In Ireland, hospitals’ corporate structure is believed to be key to unlocking their potential

A recent article in the Irish Medical Times appears to link future performance improvements in the public healthcare system in Ireland with better hospital and health system governance. The article is based on an interview with Mr Vincent Barton, Managing Director of Prospectus, a health and social services management consultancy in Ireland. Currently, under the public system operated by the Health Service Executive (HSE) ‘there are very varied governance approaches for institutions which are all operating under the same [HSE] policy and funding framework. This is a legacy situation relating to the way in which Irish healthcare has evolved.

But, says the article, ‘Is it reasonable or fair to expect the General Manager of a major HSE hospital who is part of a multi-layered chain of command, to achieve the same levels of performance from his hospital as his peers who have the more immediate protection and guidance of a Board?’ Barton believes that public hospitals need to have their own ‘legal identity and governance structures.’ He believes that ‘the introduction of Boards in some form to major HSE hospitals, would provide the opportunity for engaging a wider range of talent in the task of governing these vital elements of public infrastructure, as well as offering the possibility of another point of engagement for the wider community with these publicly-funded institutions.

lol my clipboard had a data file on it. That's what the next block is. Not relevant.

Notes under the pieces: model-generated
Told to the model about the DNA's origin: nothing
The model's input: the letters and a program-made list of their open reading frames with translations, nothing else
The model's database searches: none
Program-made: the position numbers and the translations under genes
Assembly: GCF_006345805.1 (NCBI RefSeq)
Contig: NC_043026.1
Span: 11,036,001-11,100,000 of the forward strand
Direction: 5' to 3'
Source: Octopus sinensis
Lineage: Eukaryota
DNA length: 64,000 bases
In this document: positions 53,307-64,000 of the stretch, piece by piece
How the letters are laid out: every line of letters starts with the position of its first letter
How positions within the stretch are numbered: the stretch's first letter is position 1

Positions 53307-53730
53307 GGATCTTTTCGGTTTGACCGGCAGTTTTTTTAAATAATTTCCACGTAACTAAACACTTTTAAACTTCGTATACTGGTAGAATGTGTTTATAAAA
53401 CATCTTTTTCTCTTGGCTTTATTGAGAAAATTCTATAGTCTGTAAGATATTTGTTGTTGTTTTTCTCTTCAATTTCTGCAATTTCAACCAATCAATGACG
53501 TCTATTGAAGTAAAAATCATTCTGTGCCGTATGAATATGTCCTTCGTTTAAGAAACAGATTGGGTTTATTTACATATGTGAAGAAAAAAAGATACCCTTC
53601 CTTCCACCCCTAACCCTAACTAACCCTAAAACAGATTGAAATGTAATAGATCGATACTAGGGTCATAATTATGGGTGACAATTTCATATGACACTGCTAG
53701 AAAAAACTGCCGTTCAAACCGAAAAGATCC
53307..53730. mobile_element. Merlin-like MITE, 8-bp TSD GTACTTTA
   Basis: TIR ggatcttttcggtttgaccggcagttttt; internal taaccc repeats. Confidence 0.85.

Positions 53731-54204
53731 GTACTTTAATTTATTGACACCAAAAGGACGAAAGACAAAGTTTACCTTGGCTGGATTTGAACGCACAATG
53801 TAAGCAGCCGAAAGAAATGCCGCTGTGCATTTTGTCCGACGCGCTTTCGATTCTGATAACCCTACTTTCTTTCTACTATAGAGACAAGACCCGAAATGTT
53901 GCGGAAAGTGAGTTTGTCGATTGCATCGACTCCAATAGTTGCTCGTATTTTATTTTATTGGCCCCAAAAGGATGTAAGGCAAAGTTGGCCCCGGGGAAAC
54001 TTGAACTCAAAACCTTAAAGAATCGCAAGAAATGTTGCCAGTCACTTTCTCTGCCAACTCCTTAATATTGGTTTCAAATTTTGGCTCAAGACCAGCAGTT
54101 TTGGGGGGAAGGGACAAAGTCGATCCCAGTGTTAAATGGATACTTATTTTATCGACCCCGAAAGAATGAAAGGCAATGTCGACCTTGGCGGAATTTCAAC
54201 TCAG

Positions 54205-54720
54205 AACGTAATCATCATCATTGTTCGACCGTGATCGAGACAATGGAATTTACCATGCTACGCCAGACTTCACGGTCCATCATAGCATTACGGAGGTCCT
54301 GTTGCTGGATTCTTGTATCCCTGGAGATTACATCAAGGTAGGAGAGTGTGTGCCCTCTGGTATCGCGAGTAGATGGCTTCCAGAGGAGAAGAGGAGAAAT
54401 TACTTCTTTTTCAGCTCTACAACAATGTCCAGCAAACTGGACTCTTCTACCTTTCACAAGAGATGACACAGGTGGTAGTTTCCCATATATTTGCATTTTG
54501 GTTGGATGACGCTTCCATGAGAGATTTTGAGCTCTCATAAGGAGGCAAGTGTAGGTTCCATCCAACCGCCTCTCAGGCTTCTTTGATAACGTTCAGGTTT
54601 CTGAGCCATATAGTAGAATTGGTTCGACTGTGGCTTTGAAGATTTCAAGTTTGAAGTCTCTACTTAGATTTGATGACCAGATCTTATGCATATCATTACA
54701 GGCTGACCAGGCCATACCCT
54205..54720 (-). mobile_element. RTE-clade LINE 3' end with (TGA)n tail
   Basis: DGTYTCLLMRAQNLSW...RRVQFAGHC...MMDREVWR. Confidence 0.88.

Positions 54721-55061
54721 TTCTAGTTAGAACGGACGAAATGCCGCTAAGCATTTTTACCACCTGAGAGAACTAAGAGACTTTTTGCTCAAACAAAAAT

In short, the article points to better governance as an essential prerequisite to better hospital and health system performance. Read the full article at:

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